If someone mentally and physically fit, he/she can hike for 4 to 5 hours. Then you should plan to visit the dry lands of Southern Utah. Here you can find one of the strangest geological sights on the continent. The most astonishing Hoodoos on planet earth lies almost, three hours north of Grand Canyon’s rarely used 9.2 miles out and back trail. The Wahweep Creek and Nipple Creek shinning under direct sunlight on the Wahweap Wash.
This hike is through a wash that can be extremely slippery if wet. However, when the trail is dry and hot their is little reprieve from the sun. The hoodoo’s wildernesses safeguard some of the most dramatic scenery in the United States, from mountain vistas to snug canyons and everywhere in between.
The trail usage may be low; a dilapidated Hanging Fence will be first of Wahweap Hoodoos. The strangest rock formation formed more then 100 million years ago when T-Rex’s roamed Utah. These hoodoos are the column of weathered rock formed due to the thick layer of soft rock is covered by a thin layer of hard rock. Sometimes, when cracks in the hard rock allow the underlying soft rock to erode.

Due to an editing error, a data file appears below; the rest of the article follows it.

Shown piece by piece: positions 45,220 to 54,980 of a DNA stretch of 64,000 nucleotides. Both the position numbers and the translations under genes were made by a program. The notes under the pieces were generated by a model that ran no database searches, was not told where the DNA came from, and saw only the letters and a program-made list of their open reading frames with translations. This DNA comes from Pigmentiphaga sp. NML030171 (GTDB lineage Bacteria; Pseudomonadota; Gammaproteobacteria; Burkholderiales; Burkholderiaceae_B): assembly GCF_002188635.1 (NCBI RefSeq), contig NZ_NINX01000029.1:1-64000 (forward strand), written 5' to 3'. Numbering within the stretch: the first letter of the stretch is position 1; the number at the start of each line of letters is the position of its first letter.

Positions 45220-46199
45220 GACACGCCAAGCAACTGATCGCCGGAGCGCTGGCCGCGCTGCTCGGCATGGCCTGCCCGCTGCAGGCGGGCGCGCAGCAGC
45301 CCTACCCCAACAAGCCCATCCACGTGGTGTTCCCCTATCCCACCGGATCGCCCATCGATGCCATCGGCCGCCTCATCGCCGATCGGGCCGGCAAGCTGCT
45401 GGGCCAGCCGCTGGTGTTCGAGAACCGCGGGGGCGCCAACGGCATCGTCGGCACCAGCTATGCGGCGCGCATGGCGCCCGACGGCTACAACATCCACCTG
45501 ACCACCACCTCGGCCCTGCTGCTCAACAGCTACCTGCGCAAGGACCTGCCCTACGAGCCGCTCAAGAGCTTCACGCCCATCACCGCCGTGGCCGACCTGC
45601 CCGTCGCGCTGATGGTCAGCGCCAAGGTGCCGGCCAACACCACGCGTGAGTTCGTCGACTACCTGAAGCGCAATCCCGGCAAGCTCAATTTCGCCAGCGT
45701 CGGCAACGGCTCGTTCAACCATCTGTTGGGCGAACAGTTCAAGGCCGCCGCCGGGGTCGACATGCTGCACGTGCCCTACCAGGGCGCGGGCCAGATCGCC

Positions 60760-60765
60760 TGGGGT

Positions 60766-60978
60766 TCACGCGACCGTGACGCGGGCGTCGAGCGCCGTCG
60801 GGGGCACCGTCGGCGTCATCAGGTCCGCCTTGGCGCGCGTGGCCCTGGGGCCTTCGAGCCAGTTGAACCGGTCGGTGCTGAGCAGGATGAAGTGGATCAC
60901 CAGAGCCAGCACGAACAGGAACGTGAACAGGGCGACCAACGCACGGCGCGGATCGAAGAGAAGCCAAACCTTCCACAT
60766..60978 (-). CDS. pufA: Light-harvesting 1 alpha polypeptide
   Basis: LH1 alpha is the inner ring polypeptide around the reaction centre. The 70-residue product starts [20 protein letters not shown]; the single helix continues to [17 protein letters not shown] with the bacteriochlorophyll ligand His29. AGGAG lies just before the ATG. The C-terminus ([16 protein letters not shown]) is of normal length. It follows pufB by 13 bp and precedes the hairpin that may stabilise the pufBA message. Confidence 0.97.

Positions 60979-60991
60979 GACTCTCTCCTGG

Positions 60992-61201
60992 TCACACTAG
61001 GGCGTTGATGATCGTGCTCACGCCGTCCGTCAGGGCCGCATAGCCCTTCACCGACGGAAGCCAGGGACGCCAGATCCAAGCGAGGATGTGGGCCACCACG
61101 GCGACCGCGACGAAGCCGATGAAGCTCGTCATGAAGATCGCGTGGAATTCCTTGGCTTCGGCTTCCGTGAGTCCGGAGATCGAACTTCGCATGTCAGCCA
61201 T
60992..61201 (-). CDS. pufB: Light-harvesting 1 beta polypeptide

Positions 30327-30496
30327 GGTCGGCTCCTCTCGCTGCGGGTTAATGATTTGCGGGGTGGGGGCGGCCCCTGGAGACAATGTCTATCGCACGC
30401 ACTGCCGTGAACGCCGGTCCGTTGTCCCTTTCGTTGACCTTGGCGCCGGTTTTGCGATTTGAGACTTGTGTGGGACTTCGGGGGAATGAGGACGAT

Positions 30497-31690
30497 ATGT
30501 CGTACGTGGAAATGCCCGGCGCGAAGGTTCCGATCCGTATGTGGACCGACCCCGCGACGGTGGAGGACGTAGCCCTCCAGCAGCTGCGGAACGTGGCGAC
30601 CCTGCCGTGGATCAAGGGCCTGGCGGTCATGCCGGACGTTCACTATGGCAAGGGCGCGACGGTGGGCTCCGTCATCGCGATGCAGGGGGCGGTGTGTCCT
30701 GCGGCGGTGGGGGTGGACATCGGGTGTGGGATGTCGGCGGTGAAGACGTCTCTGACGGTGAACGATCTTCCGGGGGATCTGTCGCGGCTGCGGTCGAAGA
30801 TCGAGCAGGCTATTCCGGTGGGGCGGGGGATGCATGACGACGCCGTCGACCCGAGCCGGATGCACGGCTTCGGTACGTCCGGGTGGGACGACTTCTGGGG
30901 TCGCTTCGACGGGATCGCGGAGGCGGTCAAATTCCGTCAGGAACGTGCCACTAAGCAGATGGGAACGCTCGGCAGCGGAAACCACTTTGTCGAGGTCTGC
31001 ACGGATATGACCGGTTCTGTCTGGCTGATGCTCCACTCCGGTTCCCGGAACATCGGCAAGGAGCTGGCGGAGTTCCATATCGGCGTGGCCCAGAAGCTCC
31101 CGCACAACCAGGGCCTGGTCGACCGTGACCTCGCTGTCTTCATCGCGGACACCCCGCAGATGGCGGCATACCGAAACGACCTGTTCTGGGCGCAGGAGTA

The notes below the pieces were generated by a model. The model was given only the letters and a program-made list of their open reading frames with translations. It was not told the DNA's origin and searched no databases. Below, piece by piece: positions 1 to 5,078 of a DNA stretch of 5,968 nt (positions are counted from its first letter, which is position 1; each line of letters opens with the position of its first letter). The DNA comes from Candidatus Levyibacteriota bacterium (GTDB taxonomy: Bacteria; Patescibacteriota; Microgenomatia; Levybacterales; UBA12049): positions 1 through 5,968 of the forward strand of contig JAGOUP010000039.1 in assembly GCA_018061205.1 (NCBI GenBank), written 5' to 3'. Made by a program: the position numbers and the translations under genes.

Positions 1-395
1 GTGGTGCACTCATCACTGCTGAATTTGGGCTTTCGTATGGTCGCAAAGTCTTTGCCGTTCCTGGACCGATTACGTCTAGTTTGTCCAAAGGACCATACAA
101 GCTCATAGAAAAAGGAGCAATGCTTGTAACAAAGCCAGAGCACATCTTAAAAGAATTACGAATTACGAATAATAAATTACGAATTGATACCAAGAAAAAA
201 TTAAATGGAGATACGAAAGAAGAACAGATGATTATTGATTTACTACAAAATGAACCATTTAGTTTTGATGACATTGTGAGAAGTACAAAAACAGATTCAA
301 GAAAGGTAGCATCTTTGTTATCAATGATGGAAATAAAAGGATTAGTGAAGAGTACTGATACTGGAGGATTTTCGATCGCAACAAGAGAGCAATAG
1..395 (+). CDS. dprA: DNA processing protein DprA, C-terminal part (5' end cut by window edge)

One small cap of the hard rock is well resistant to cracking, and it protects the underlying soft rock. This cone of confined rock sooner or later takes the shape of a vertical pinnacle. The Wahweap Hoodoos generally described as three separate groupings or coves. The White Hoodoo, Hoodoo Central, and the Towers of Silence are separated by just a few miles.
Also, the white sandstone spires, which have been named everything from goblins to white ghosts, are unique geology of the sun-scorched lands of the Southwest. Moreover, close to Wahweap Hoodoos, you can take a short walk to the darker side where you can find brown toadstools make an appearance just off the highway at the Rimrocks.
The Wahweap Hoodoos are a pictorial group of pinnacles and balanced rocks enclosed by undulating mounds and cliffs of white Entrada sandstone. The Paiutes believed that hoodoos are the remnants of people who were turned to stone.
Also Read: Passage du Gois – A Submersible Causeway
Source: – Atlas Obscura
Originally posted 2019-06-02 20:30:40.